- A Brief Introduction to the Movement
- Word Travels Fast
- Henry Highland Garnet's "Address"
- What Did They Eat? Where Did They Stay?
- Black Wealth and the 1843 Convention
- African American Women's Economic Power
- The First National Convention
- The "Conventions" of the Conventions: Political Rituals and Traditions
- Conventions by City
- National Conventions
- Women Delegates
- Women in the Conventions
- Convention Hosts by Denomination
- Conventions by Level
- Clusters of Conventions
- Colored Conventions in Canada
- Delegate Search
- Women in the Conventions | March 8, 2017
- About Us
- Contact Us
Scripto | Transcribe Page
Proceedings of the Colored State Convention assembled in St. Paul's A. M. E. Church, Lexington, Ky., November 26.
This page transcription has been submitted for review and is protected.
- Type what you see in the pdf, even if it's misspelled or incorrect.
- Leave a blank line before each new paragraph.
- Type page numbers if they appear.
- Put unclear words in brackets, with a question mark, like: [[Pittsburg?]]
- Click "Save transcription" frequently!
- Include hyphens splitting words at the end of a line. Type the full word without the hyphen. If a hyphen appears at the end of a page, type the full word on the second page.
- Include indents, tabs, or extra spaces.
Current Saved Transcription [history]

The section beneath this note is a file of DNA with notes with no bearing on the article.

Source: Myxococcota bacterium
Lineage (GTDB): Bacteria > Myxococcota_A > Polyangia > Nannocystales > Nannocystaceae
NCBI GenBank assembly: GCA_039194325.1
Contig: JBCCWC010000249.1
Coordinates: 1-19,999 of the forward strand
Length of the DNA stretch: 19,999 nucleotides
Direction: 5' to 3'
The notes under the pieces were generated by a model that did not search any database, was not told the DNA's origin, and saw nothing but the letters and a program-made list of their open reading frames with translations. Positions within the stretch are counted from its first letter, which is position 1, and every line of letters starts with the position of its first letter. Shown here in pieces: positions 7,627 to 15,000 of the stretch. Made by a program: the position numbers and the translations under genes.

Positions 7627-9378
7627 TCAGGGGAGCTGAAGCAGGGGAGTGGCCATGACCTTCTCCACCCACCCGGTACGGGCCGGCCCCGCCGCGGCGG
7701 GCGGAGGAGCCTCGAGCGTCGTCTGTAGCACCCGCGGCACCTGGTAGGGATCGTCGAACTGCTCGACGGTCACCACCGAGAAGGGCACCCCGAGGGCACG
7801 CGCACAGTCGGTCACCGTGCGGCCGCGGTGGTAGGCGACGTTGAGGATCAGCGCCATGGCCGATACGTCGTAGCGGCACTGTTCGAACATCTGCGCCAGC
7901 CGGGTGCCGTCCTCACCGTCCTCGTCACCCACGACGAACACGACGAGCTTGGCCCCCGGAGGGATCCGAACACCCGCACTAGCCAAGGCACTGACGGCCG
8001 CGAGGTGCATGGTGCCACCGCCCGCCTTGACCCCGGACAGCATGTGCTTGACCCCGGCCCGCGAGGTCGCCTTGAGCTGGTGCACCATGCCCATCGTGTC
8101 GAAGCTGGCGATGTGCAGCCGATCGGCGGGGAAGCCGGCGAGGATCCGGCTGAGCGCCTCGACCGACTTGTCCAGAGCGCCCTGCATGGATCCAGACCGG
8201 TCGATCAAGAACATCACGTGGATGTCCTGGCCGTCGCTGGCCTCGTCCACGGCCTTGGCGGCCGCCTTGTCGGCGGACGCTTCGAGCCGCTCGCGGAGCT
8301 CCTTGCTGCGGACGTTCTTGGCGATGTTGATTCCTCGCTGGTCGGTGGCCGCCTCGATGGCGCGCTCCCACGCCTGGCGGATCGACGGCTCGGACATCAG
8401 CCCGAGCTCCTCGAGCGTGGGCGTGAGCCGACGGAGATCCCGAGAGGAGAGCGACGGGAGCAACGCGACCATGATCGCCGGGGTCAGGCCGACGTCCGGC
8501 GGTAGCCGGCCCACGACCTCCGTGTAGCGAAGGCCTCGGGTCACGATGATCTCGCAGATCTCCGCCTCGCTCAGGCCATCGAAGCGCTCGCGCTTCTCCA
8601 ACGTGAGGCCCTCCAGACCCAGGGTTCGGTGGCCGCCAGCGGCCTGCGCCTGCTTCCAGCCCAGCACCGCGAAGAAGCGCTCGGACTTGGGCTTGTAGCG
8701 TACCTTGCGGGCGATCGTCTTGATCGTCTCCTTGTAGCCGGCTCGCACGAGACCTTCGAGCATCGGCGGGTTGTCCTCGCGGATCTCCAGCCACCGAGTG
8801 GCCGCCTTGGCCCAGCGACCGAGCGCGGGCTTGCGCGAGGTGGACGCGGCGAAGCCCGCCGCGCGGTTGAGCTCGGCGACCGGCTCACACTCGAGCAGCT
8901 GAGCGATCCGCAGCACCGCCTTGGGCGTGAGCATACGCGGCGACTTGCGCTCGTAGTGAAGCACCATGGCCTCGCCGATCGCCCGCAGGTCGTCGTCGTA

At 1 o'clock the delegation proceeded from the reading-room, "arm in arm," headed by the chairman, and called on Gov. J. Proctor Knott. The chairman requested Rev. Eugene Evans to make his address to the Governor, which was neatly done, the Governor replying in a strong, earnest sympathetic speech.
Next, the delegation visited Hon. J. D. Pickett, Superintendent of Public Instruction, and J. C. Jackson was called on for the address. This was short, sensible and touching. Prof. Pickett made a reply, promising to do all in his power to help the State.
The Committee on Grievances and Propositions and the Joint Committee of both Houses, with Hon. A. S. Berry in the chair, received the committee with distinguished attention.
The petition, as read and printed in the Senate, was read, and Dr. Wm. J. Simmons spoke on behalf of the committee and the 271,481 colored citizens represented, followed by a brief talk from C.H. Parrish, A. W. Titus, E. Evans, R. H. C. Mitchell, J. C. Strange and S. E. Smith, after which the committee, through its chairman, thanked the committees for so patient a hearing. The speech of Dr. Simmons will be printed in full.
The Executive Committee then held a meeting and voted thanks:
1. To the chairman, for his efficient labors in the accomplishment of the plans.
2. To the members of the reading-room for the use of their hall.
3. To the citizens for their unbounded hospitality, and
4. That the chairman of the committee be and is empowered to secure the moneys from all parties holding it, and secure the minutes.
Rev. Eugene Evans then led in prayer and adjournment followed.
You don't have permission to discuss this page.